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Working Mother works for … you?

November 16, 2007 | Advertising,Benefits,Ethics,Family,Health,Journalism,Work,Working Mother


What a teleconference! Oh, the things they plan to do! For you!

  • Paid family leave?
  • Paid sick leave?
  • Paid vacation days?
  • Portable, affordable health insurance?
  • High-quality, affordable childcare and preschool?

:::Shh! Hear that? That’s the sound of corporate executives across the country having a collective heart attack.:::

Nah, not really. The teleconference was a platform for Working Mother to roll out its latest venture: to give “best of congress” awards every two years (starting in September 2008) to members of Congress “in recognition of their leadership in improving the quality of life for working families.”

But I’m jumping ahead. Here’s what happened.

Donna Klein, who earns $200,000 a year as founder and CEO of Corporate Voices, read her welcoming remarks and said we would hear from Rep. Deborah Pryce, R-Ohio, Working Mother Media CEO Carol Evans and Jami Taylor, a mother and activist. Klein tossed out some statistics — that the American workforce was under increasing pressure to meet the goals of a global economy and that childcare-related absences cost business $3 billion a year. (The $3 billion a year is a statistic from 1991 by an organization, Child Care Action Campaign, that apparently no longer exists.)

She mentioned that more than 30 bills dealing with family issues — FMLA, childcare-subsidy increases, workplace flexibility, etc. — were before Congress. She gave statistics about breastfeeding and encouraged working mothers to “advocate for lactation space” because “many employers are open to suggestions.”

Evans also talked about breastfeeding and lactation rooms. Which made me wonder … why are they so focused on lactation rooms?


Then I found this.

A full-page advertisement in Working Mother’s October 2007 issue by Medela, a major breast-pump manufacturer, said that Working Mother “teamed up with” Medela “to gain a better understanding of what the Working Mother 100 Best Companies are doing to help support their employees who are breastfeeding.” Medela offers — for a price — services to corporate clients through its Healthy Babies, Happy Moms, Inc. (That’s one of their corporate lactation rooms in the picture.)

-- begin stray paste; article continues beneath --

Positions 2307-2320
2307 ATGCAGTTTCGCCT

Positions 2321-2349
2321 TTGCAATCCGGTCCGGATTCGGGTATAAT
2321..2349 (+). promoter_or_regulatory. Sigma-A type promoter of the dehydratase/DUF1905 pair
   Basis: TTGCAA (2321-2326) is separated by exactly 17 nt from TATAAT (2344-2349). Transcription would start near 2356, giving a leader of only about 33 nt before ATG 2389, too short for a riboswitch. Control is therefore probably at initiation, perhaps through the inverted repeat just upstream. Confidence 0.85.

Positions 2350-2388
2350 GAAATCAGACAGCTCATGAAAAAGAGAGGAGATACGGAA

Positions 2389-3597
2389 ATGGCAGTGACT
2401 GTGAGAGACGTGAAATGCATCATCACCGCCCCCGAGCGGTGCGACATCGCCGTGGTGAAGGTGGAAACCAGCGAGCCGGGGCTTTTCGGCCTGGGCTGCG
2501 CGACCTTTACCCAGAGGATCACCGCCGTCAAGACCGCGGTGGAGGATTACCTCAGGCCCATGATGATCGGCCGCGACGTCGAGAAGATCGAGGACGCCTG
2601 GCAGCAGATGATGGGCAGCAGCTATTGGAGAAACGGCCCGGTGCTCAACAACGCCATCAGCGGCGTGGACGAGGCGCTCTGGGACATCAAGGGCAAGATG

Business ears perked up with the news in 2005 that 73 percent of mothers were breastfeeding. Considering that the United States has a high percentage of working mothers yet offers no guaranteed paid maternity leave … well, you do the math. What did Medela hear? Ka-ching! If maternity leaves were kept at the bare minimum or non-existent, Medela got to sell more breast pumps. Eh?

According to a Jan. 10, 2007, Wall Street Journal article, “it is all about business plans, market share and product placement.”

In another lift to sales, nursing products are being reconceived as fashion accessories. Celebrities have discussed their nursing protocols with the news media. When U.S. pump company Medela Inc., a unit of Medela Holding AG of Switzerland, sought to put its products on TV shows three years ago, it found no takers. Last fall, its pumps were included in story lines on “ER,” “Weeds,” and “The Office.”

(Medela, based in McHenry, Ill., is affiliated with the U.S. Chamber of Commerce via its membership in the McHenry Area Chamber of Commerce.)

Back to the teleconference.

Pryce mentioned several initiatives before Congress (mortgage foreclosures, war on terror, health care, education, SCHIP) to illustrate “that Congress is always working on something that can affect you,” but she didn’t mention where she stood on any of the issues.

She also didn’t mention that she has been endorsed by the U.S. Chamber of Commerce, which should offer an idea on where she stands on issues important to employees and working families. Here’s her voting record. Here’s who gives her money.